The Orion

Students want to halt the waste of single-use water bottles

Molly+Marcussen+lowering+the+bottles+that+will+eventually+hang+from+the+third+floor+of+Butte+Hall.+Photo+credit%3A+George+Johnston
Molly Marcussen lowering the bottles that will eventually hang from the third floor of Butte Hall. Photo credit: George Johnston

Molly Marcussen lowering the bottles that will eventually hang from the third floor of Butte Hall. Photo credit: George Johnston

Molly Marcussen lowering the bottles that will eventually hang from the third floor of Butte Hall. Photo credit: George Johnston


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On April 13, Students for Sustainable Hydration passed the ballot to eliminate single-use bottled water on campus.

“We are a group of students who all have one thing in common: We strive to live a sustainable lifestyle,” said Molly Marcussen, leader of Students for Sustainable Hydration.

Bottled water costs 1,000 times more tap water and is environmentally damaging, according to Students for Sustainable Hydration.

“We want everyone to know that it’s not just the bottles, but it is the waste from the entire bottling project,” Marcussen said.

According to the group, for each bottle, one-fourth liter of oil is used to make it, and that doesn’t include the oil used to get these bottles to campus. Eliminating the bottle sales will also promote and maintain other ways of sustainable energy.

“We see the waste that comes from bottled water: the littered bottles on campus, the plastic trash island in the ocean and piles of water bottles that end up in foreign countries to be incinerated,” Marcussen said.

On April 8 and 11, the students strung 18 25-foot strands of bottled water from the third floor of Butte Hall. The amount of bottles equates one shift of recycling by the Associated Students.

Marcussen noticed a mostly positive reaction from students regarding the campaign. Many students have responded well and support the message Students for Sustainable Hydration is sending.

Other students found the measure to be frustrating.

Water is the healthiest drinking option, and halting the sale of plastic bottles could affect students who do not bring reusable ones.

“Being able to buy a bottled water on campus is really convenient, especially if you forget your reusable bottle at home. Buying a water is a choice; no one is required to spend their money on plastic bottles,” said Janelle Cardenas, junior business major.

There are recycling bins located all over campus for those who want to dispose of their plastic bottle.

“Even though I use a plastic bottle sometimes, I don’t only use it once. I refill it just as I would my reusable bottle,” Cardenas said.

This is not the first time a sustainable initiative has been put on the ballot. In past elections, there have been similar campaigns put on by Students for Sustainable Hydration.

“We shouldn’t be paying for water when we can get it for free, and we should not be supporting such a wasteful industry,” Marcussen said.

Many students already bring reusable bottles to school as Chico State is a sustainable campus, and this could be the next step to furthering the sustainability.

“I think it’s a great way to spread awareness to those who may not have been raised to be environmentally conscious or are not sure how to be sustainable,” said Josie Bruce, senior health science education major.

Halt the Waste Pictochart.png

Photo credit: Kayla Fitzgerald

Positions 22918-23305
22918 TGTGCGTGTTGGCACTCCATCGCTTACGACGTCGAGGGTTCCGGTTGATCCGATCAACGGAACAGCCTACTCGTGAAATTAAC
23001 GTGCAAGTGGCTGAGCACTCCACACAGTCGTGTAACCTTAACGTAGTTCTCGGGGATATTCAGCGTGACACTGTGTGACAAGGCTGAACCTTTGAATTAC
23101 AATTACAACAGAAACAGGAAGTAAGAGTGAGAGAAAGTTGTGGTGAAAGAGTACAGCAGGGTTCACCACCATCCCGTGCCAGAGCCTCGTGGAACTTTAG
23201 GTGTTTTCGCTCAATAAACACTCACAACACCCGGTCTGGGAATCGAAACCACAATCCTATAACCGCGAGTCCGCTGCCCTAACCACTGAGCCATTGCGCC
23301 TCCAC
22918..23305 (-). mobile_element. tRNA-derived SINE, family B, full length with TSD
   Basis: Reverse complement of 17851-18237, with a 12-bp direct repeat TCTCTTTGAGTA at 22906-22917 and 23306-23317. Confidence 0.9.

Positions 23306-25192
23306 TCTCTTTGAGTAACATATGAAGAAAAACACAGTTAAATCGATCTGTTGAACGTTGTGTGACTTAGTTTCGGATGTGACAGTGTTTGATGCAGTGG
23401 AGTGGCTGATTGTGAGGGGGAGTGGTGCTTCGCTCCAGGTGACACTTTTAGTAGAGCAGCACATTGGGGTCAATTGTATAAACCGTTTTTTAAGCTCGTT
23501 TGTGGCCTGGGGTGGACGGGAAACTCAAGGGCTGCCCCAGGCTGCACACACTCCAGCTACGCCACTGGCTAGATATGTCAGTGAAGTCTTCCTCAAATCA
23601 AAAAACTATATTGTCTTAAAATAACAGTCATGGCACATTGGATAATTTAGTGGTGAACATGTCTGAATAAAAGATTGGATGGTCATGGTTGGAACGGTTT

Kayla Fitzgerald can be reached at [email protected] or @kaylafitz_20 on Twitter.

 

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2 Comments

2 Responses to “Students want to halt the waste of single-use water bottles”

  1. Jim Wayne on April 14th, 2016 11:42 am

    Dear Ms. Fitzgerald,
    Your efforts and articles on this very important initiative has paid off abundantly. My local Chico company, founded here, has grown and thrived because our advanced and affordable water filtration technology is a solution to our communities need for saving precious water and eliminating plastic bottles that harm our environment and waste our resources.
    I would like to meet with you at your convenience to help CSUC accomplish their ultimate goals and gain significant benefit from budget reductions overall.
    Sincerely,
    Jim Wayne
    Vice-President, Operations
    Neptune Water Solutions, Inc.
    [email protected]
    Direct: 530-521-1465

    [Reply]

  2. Mary on April 14th, 2016 1:43 pm

    I am disappointed this article was so one sided. You should have investigated the con side as well, seeing as there was a substantial vote for it despite losing. I’m all for sustainability, but this measure takes away options.

    1. If one should forget their reusable bottle then what? I’ve had it happen. I’m not going to spend $15 to purchase a new one, I’ll just buy a soda or go to 7-Eleven down the street. So either one won’t spend money on campus, or one will make an unhealthy choice of a soft drink.

    2. With so many recycling bins on campus, the one time use bottles are very frequently recycled.

    3. If Associated Students goes along with this then revenue will be lost, and that revenue goes towards furthering other sustainability projects such as compostable utensils.

    4. Nobody is forced to pay for water. If you bring your reusable bottle, you can re-fill it for free at the BMU Marketplace and the bookstore. The coffee shops will also kindly re-fill it for you.

    Finally, you mislead readers with the title. This meausure just makes a recommendation, it has absolutely no binding action or requirement. Associated Students still can, and will, do as they please.

    Please improve the quality of reporting for this newspaper.

    [Reply]

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Students want to halt the waste of single-use water bottles